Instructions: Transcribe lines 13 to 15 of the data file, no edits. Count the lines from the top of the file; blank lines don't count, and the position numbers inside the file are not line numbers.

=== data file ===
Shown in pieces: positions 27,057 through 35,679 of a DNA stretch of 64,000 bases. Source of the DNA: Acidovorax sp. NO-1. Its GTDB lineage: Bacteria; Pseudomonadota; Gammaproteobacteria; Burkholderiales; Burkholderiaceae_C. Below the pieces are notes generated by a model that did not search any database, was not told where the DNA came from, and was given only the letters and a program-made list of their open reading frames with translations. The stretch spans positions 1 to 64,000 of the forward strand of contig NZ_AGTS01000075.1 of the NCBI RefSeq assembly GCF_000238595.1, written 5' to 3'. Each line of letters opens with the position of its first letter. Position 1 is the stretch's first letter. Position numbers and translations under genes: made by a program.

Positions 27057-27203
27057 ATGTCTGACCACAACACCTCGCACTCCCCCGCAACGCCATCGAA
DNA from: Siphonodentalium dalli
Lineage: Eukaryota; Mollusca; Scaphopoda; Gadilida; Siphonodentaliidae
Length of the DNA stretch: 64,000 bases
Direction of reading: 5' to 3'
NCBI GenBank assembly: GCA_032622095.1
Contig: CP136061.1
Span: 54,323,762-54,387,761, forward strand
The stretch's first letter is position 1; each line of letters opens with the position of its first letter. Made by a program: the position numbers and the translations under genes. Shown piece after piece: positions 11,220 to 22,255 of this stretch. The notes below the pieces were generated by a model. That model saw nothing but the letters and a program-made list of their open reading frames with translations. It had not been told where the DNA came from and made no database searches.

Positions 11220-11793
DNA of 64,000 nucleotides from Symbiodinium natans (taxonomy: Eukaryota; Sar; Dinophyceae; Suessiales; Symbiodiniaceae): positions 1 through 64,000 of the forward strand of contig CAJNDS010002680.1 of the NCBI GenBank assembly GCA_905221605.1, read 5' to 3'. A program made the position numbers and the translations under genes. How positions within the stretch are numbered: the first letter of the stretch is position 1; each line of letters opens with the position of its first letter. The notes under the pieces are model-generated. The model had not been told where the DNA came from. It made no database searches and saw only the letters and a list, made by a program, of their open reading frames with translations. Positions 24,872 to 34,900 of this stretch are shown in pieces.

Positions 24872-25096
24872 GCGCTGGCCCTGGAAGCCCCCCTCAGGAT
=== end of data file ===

DNA of 64,000 nucleotides from Symbiodinium natans (taxonomy: Eukaryota; Sar; Dinophyceae; Suessiales; Symbiodiniaceae): positions 1 through 64,000 of the forward strand of contig CAJNDS010002680.1 of the NCBI GenBank assembly GCA_905221605.1, read 5' to 3'. A program made the position numbers and the translations under genes. How positions within the stretch are numbered: the first letter of the stretch is position 1; each line of letters opens with the position of its first letter. The notes under the pieces are model-generated. The model had not been told where the DNA came from. It made no database searches and saw only the letters and a list, made by a program, of their open reading frames with translations. Positions 24,872 to 34,900 of this stretch are shown in pieces.

Positions 24872-25096
24872 GCGCTGGCCCTGGAAGCCCCCCTCAGGAT